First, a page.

The word hypoxia means "low oxygen". To put in other words, hypoxia is the reduced supply or availability of oxygen to the body tissues. Hypoxia can be generalized, affecting the whole body or it can be localized, confined to one part or region of the body. What makes hypoxia so dangerous is its ability to permanently damage body organs, like the brain. That’s because cells require an uninterrupted supply of oxygen to thrive. Once they lose that, they start to wither.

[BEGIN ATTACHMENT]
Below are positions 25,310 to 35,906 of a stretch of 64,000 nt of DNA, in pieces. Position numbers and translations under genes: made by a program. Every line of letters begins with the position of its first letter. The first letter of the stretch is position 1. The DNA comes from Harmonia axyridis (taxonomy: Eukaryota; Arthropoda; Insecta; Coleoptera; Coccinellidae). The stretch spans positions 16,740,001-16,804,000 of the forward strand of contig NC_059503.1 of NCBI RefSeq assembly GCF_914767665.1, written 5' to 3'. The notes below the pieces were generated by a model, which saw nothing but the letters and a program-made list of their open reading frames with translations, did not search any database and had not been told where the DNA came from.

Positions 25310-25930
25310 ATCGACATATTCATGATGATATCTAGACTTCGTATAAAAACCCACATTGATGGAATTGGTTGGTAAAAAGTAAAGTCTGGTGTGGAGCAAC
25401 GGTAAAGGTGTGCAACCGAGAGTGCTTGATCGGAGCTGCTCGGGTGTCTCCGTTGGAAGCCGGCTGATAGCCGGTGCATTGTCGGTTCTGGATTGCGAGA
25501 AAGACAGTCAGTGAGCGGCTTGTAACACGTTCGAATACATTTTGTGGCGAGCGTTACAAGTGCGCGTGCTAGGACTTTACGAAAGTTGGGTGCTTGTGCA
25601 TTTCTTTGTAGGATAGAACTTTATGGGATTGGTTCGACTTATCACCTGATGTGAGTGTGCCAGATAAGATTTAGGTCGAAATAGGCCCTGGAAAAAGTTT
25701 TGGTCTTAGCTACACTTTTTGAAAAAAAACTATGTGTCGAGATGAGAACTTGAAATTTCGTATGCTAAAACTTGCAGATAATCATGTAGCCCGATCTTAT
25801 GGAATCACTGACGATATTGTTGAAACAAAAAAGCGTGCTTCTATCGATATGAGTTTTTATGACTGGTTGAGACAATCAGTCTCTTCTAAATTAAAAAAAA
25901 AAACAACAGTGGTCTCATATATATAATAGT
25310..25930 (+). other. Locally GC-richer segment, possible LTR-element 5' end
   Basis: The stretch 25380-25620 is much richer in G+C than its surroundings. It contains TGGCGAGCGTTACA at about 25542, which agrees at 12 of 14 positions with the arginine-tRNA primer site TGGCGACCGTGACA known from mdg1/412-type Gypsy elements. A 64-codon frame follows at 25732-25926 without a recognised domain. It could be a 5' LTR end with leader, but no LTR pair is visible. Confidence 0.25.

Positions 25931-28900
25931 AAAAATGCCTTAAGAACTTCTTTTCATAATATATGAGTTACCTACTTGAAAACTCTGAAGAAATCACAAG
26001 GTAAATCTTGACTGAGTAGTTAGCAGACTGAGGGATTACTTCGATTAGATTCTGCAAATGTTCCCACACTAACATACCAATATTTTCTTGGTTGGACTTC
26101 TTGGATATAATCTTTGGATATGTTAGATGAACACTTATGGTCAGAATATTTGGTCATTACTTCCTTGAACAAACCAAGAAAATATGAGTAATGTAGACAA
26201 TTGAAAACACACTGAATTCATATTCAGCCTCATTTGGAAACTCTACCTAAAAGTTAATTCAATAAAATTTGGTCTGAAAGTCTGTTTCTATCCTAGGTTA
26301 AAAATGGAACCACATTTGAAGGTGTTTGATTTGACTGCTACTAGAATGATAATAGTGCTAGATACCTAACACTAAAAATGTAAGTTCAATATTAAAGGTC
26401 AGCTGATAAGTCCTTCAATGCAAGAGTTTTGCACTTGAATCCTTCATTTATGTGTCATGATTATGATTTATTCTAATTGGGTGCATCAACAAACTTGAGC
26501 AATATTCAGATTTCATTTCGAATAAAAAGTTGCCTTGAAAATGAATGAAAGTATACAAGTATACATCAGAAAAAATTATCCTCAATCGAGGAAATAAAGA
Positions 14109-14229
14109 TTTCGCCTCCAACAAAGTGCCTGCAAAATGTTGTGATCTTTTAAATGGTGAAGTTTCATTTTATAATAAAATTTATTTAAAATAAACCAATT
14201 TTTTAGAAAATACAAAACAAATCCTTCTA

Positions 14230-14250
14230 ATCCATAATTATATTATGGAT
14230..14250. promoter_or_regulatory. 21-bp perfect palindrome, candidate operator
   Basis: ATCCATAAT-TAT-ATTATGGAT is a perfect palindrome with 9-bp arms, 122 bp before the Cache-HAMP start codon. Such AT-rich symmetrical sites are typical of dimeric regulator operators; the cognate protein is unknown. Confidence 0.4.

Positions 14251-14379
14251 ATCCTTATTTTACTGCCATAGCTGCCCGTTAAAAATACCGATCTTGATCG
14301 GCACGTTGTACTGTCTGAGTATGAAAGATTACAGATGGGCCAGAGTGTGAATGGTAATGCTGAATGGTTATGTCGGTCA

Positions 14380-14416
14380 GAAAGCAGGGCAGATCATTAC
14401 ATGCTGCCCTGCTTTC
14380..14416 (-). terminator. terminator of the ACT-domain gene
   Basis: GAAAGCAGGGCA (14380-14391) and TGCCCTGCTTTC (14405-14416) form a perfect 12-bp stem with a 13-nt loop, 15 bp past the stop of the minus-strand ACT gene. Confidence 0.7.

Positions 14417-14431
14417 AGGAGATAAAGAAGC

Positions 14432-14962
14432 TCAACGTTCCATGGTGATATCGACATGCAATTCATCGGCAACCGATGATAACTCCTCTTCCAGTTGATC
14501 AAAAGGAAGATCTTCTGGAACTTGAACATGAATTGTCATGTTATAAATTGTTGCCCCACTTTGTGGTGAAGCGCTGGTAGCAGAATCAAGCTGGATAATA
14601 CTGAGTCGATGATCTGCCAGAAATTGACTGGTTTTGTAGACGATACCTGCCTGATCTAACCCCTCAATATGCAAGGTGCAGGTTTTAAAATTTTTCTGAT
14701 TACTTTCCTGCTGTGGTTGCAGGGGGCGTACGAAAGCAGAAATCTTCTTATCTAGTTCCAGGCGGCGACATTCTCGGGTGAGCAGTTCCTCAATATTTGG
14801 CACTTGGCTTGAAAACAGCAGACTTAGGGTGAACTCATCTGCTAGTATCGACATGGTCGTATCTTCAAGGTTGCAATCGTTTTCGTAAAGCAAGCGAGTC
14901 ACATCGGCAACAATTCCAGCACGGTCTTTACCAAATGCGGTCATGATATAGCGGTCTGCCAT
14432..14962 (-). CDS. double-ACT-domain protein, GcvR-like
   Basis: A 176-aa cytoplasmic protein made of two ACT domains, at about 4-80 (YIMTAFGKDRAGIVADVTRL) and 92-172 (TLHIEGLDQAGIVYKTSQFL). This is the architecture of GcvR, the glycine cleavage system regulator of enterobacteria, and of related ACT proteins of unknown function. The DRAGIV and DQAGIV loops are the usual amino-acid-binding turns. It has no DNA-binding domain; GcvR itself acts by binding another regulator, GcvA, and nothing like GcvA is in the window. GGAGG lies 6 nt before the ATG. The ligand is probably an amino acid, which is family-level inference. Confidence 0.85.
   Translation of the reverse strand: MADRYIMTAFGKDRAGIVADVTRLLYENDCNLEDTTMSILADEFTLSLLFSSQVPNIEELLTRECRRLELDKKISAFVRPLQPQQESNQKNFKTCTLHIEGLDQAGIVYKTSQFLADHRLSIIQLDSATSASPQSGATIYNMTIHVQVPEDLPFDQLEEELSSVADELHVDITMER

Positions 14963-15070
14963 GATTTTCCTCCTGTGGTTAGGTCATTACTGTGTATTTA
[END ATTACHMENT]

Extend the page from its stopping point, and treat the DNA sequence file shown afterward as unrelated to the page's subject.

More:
To understand hypoxia, you must know a little about how oxygen is supplied to different body parts. Our lungs are the main sites for gaseous exchange in the body. Each lung is composed of a huge number of tiny air pockets or sacs called "alveoli", which are covered with extremely small blood vessels called the capillaries. When air is inhaled into the lungs, the oxygen present in it moves through the walls of alveoli into the blood present in the capillaries and from there into the blood circulation. From here onwards, oxygen is transported to the tissues of body through the hemoglobin (a protein) in red blood cells. Once hemoglobin takes oxygen to the target tissues, oxygen detaches itself from hemoglobin and is utilized by body tissues.